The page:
ERP (Enterprise Resource Planning) systems are widely acknowledged as a backbone software component for mid-to-large sized companies. The general idea is to create efficiencies in the way a business is run by gathering information from different functional areas—Finance, HR, Marketing, Sales, Customer Relationship (CRM), etc.—and managing them “all under one roof.” It’s not a new concept. Indeed, many firms with some kind of system already in place (even if it didn’t have the ERP label when originally purchased) are asking themselves if a more current ERP implementation can better help them reach their business objectives.
The question under discussion here is: If better, more dynamic and flexible Business Intelligence is the objective, should a firm be thinking of a new ERP system? Our advice can be summed up in two words: Think twice!
There are clearly smart reasons to consider a new ERP purchase to replace the system you are using now to run your business. A system that is just “old and in the way” really needs to go. And since ERP systems take a modular approach, you can start with what you need immediately (e.g., the Finance component) and build up other components in sequence, or as the need arises.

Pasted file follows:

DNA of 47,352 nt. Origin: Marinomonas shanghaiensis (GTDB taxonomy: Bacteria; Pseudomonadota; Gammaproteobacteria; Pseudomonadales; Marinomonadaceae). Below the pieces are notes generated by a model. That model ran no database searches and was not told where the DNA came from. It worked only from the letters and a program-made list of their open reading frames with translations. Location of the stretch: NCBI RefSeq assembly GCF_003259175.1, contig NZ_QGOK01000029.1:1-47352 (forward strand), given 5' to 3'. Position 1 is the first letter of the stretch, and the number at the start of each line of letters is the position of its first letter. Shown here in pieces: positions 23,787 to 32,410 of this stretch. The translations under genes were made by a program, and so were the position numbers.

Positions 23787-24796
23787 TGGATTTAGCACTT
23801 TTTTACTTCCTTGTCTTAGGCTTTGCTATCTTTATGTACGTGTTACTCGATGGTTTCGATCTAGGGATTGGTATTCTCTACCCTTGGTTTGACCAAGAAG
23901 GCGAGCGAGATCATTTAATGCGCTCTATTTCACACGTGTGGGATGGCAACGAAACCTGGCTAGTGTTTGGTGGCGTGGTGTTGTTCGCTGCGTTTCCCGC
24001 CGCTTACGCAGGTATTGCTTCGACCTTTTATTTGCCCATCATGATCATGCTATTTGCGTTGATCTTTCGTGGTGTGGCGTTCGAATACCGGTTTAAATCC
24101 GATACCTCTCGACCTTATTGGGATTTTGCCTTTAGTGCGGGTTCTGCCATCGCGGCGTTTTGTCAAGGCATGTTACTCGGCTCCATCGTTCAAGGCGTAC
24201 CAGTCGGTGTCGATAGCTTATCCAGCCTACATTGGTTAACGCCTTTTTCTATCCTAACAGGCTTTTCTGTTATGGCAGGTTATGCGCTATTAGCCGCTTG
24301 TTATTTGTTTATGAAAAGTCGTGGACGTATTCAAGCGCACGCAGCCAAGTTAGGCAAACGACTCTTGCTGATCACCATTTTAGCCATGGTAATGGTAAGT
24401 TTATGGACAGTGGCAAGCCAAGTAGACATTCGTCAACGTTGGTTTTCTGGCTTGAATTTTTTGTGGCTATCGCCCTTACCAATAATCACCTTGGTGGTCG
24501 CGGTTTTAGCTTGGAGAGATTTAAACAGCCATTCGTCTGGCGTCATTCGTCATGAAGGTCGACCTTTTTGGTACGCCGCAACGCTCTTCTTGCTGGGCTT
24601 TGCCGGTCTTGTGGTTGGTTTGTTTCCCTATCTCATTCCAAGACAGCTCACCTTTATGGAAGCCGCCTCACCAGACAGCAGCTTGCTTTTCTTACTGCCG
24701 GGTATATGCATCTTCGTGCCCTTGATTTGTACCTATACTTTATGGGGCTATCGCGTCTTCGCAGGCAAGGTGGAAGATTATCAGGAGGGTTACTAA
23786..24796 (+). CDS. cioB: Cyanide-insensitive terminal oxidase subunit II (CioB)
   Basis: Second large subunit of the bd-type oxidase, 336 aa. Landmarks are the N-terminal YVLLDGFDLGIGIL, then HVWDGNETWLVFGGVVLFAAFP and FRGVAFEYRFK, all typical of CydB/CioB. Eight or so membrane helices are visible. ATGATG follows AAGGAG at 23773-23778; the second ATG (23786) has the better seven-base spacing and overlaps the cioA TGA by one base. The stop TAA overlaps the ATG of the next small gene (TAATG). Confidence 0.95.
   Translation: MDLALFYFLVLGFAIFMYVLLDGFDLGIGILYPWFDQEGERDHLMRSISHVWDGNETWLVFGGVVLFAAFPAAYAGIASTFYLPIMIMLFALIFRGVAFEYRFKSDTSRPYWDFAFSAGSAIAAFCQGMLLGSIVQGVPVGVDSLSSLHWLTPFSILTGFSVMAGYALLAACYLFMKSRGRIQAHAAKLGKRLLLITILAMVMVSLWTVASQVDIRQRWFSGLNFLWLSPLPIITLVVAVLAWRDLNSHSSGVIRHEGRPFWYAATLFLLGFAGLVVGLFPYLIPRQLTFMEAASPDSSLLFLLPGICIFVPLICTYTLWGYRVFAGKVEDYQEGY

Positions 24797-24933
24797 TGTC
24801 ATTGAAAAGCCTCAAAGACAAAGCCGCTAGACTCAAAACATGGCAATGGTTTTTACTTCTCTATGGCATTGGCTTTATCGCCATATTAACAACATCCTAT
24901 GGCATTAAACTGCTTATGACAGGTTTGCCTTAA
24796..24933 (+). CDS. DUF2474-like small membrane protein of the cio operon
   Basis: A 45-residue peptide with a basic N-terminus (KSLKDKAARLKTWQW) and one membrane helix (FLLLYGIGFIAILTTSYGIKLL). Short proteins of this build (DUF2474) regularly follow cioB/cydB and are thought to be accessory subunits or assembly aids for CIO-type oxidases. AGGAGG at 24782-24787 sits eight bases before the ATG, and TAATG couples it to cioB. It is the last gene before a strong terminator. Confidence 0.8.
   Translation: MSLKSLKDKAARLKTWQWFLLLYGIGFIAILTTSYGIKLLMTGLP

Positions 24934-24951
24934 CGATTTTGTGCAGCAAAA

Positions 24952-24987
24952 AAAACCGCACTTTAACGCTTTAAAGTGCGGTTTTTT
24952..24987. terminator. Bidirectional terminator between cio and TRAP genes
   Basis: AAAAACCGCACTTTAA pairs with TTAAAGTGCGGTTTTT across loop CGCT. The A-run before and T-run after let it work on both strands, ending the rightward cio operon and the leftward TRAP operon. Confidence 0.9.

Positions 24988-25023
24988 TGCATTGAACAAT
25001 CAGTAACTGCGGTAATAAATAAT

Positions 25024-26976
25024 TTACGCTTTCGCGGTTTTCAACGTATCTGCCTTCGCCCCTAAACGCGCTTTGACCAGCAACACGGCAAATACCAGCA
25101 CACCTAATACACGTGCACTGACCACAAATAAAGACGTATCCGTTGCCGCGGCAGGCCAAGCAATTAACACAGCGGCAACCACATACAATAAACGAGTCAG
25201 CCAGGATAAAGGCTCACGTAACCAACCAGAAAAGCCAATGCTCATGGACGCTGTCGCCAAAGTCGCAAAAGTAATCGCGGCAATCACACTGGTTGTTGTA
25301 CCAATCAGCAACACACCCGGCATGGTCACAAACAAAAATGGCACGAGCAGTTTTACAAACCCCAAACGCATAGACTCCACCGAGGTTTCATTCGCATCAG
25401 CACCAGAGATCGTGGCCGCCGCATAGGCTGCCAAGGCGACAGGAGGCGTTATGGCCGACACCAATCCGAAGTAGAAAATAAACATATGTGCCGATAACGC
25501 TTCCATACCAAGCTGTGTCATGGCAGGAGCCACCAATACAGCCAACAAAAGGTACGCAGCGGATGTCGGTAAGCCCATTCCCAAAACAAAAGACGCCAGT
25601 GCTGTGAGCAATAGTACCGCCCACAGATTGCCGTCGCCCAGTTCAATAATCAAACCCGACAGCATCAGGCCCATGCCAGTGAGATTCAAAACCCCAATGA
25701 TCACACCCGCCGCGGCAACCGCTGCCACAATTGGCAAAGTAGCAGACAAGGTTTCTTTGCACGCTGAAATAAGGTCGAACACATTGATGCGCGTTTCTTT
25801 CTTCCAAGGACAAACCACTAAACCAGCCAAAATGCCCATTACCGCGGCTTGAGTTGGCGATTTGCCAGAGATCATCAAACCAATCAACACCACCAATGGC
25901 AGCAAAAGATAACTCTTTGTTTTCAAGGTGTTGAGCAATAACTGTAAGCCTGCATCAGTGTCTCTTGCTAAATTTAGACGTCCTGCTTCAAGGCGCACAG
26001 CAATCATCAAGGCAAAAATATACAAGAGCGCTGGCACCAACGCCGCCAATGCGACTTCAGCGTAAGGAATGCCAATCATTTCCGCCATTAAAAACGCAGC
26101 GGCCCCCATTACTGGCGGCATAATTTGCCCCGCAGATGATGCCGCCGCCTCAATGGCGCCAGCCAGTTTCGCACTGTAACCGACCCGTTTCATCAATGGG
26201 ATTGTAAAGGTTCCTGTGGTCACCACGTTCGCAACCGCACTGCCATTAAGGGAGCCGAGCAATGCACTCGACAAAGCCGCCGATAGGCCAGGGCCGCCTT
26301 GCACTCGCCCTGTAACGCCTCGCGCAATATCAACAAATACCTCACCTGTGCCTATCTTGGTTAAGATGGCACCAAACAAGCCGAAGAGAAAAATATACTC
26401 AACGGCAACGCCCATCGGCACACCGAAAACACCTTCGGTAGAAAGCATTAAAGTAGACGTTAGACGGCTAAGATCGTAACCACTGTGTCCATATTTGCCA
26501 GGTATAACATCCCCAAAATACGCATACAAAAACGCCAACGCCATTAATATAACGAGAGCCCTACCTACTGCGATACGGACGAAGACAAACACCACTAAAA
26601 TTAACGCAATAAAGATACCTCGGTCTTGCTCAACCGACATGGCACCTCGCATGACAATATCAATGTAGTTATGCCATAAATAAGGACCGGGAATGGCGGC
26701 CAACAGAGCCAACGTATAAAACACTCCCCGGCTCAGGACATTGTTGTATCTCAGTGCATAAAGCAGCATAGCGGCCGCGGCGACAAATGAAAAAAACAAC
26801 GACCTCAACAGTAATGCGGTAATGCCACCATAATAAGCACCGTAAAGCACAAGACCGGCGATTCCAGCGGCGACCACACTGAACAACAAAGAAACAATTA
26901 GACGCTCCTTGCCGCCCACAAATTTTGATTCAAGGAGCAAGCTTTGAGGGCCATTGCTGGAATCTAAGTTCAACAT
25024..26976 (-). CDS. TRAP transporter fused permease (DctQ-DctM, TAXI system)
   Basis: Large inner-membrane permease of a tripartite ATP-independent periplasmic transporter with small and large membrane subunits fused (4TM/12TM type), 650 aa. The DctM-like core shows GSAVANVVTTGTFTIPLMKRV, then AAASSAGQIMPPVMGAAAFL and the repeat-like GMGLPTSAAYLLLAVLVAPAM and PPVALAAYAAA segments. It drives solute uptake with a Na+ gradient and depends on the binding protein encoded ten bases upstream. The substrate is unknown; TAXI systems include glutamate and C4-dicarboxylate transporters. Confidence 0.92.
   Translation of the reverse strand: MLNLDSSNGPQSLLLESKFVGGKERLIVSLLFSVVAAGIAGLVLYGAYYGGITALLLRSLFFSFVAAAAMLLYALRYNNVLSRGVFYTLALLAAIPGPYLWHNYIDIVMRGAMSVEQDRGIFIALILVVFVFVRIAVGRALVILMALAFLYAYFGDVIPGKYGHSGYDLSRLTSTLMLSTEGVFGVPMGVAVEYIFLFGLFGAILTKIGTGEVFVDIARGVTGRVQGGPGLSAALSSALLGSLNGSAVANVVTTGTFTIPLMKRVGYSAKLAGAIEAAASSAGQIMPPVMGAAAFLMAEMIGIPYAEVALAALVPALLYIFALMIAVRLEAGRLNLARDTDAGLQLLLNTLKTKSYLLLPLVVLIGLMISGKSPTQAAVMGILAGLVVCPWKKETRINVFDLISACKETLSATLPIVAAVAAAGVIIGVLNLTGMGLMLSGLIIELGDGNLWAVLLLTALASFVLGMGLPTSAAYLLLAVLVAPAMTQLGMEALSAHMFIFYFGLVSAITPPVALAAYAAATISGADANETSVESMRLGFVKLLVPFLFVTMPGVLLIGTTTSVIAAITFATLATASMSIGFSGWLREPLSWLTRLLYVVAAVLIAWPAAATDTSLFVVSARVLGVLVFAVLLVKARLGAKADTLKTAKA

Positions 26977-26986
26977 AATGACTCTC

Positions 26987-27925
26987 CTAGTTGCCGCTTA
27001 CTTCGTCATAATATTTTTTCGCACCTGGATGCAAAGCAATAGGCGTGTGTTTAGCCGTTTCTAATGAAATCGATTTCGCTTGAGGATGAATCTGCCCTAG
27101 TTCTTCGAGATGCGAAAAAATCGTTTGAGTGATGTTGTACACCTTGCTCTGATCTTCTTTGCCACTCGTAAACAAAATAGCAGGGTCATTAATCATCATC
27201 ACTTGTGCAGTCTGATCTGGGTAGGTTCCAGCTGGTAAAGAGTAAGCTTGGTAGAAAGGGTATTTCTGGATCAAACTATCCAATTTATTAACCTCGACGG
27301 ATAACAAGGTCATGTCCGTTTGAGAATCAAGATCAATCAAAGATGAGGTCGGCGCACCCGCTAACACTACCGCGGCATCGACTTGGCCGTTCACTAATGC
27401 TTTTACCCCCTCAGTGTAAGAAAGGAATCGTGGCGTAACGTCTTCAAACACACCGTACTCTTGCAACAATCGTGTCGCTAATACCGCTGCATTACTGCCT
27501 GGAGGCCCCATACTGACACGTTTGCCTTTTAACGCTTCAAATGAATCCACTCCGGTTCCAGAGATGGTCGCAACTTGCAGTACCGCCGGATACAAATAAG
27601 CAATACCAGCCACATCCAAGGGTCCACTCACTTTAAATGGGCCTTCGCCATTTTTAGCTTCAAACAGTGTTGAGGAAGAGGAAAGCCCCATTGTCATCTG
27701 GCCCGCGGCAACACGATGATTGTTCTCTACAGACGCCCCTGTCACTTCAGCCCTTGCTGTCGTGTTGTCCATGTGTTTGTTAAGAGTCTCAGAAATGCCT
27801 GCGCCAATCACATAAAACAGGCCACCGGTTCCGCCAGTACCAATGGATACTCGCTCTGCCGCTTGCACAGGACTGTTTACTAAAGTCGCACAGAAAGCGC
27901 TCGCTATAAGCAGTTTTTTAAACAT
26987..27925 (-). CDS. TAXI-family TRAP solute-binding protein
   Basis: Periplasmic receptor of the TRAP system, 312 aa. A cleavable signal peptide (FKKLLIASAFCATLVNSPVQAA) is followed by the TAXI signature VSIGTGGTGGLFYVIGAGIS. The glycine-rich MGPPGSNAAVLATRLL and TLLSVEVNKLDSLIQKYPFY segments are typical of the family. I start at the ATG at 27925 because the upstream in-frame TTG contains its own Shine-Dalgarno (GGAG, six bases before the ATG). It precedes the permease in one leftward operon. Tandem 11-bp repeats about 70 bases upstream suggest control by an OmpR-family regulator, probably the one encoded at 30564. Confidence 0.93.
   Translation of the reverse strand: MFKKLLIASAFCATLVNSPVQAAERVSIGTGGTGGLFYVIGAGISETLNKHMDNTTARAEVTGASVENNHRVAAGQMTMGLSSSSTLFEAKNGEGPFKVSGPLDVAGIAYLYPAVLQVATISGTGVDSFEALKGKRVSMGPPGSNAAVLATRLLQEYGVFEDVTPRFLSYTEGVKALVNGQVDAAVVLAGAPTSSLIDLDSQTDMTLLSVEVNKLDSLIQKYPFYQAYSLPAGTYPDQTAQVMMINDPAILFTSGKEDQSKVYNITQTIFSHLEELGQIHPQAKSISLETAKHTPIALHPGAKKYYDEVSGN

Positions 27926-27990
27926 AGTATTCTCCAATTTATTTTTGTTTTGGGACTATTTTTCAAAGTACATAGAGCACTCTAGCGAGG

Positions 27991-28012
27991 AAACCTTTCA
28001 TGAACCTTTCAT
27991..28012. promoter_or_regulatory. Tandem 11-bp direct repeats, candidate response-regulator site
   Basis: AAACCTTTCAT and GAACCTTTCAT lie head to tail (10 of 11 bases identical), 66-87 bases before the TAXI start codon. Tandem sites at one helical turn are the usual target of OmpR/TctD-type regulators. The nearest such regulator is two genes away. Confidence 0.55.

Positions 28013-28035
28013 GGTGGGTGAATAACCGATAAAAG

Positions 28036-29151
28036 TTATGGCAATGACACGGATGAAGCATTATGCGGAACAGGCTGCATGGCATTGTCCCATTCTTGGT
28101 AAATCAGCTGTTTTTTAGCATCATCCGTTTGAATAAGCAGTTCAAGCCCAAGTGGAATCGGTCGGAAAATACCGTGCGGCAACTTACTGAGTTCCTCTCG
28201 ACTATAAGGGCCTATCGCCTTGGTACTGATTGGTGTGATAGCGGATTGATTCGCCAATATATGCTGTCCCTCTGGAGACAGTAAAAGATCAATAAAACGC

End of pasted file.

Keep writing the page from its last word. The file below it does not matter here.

The more hopeful case for considering a new ERP would be to address the needs of a growing business: your current ERP system might not be keeping up with the volume or complexity of where you anticipate you’ll be in short time. Or perhaps specific components of your current ERP system are weak or data is “silo’d” in a different software altogether, causing real grief in trying to bring actionable intelligence together. So you might seek out a system that will deliver benefits as “an integrated whole.” As an example: a new ERP could provide the more robust CRM system you need, while tying it to more powerful and efficient financial and sales order systems as well.These are prime considerations when your thoughts turn to a new ERP purchase: the functional exigencies or strategic objectives a new system must address to make your business run better.
And if those reasons are not enough, ERP vendors will most definitely find ways to inspire you!
One very compelling message you’ll likely hear is the promise to obtain better, faster insights through better Business Intelligence from a new ERP system. So far, so good. It does seem to make sense that if functional areas are brought together in an ERP system, then reporting and analytics would be better and faster, too.
But here again, those words of advice: Think twice. The expectation of better Business Intelligence has led many a firm to the rash purchase of a new ERP system. A better alternative, not to mention less costly and time-consuming, might be to investigate a BI solution that will work powerfully with your current ERP system.
Given that many BI solutions will work cross-ERP/database, what you will want to do is (similar to an ERP purchase) consider your functional and strategic objectives. And you should do so independently of why you might consider a new ERP system in the first place. There’s no reason to wed yourself to BI from an ERP vendor. You should be clear on what you need as actionable Business Intelligence from your data right now, whether or not the purchase of a new ERP system is justifiable in its own right.